Imperial College Healthcare NHS Trust maternity service provides care for around 10,000 babies and their mothers each year throughout pregnancy, labour, and the postnatal period. The Trust introduced the Cerner electronic patient record system including a maternity module for clinical documentation in 2014.
Contractions and foetal and maternal heart rate are monitored using cardiotocograph (CTG) devices. Previously, the readings were printed out on rolls of paper. Midwives added handwritten clinical observations to these ‘foetal strips’ and used them to make critical decisions about the management of labour. These paper records were hard to share to quickly get a second opinion. They were prone to fading over time so did not always provide a permanent record and they were not integrated into the electronic patient records for our patients.
Key learning points
- Make sure that all contributing stakeholders are fully involved from the outset. As well as the maternity service and the IT team, this project required involvement from the medical equipment team for the cardiotocograph devices and estates for wiring and wall mounting of equipment.
- Understand the working environment thoroughly. Test the new equipment and how it is going to work in practice in a labour room. And if existing kit is used, ensure that it is fit for the new purpose. Ensure there is sufficient bandwidth for all of the new transmission of data.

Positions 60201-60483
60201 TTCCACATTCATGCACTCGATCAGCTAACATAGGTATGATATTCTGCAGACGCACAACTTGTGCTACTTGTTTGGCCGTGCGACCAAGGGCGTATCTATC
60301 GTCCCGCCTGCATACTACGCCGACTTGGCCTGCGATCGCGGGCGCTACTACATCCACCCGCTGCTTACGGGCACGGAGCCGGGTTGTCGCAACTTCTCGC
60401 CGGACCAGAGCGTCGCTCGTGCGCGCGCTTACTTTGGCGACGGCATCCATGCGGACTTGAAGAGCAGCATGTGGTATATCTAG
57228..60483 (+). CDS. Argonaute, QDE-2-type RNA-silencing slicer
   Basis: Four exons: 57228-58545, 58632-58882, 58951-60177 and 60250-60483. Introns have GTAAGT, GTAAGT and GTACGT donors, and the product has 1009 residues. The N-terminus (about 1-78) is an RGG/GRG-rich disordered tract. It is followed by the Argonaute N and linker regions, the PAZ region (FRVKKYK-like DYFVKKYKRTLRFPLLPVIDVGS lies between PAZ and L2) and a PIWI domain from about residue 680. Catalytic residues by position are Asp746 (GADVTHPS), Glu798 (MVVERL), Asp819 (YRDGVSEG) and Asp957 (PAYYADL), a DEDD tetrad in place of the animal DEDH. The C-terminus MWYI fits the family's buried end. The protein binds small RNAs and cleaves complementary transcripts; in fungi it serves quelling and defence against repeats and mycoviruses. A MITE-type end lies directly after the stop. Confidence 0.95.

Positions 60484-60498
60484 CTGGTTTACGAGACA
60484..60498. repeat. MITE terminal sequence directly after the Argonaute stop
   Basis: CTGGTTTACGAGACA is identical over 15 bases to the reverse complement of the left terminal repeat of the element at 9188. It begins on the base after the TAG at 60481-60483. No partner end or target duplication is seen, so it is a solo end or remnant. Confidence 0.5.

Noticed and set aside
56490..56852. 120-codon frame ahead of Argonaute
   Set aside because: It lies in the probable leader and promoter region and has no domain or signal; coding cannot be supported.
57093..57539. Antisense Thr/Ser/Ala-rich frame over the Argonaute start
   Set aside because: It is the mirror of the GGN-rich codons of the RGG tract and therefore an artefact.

- A significant risk identified in the early planning stages was the process of using the equipment with the next patient. The previous patient has to be ‘dissociated’ before the new patient is associated to ensure that data goes to the correct patient record. This has to be managed carefully.
- Equipment that takes advantage of wireless connectivity is more expensive but can last longer and give better patient experience – there is less risk of damage from wires being pulled out, and the patient can move around more freely.
To request access to the blueprint of this project, please email: firstname.lastname@example.org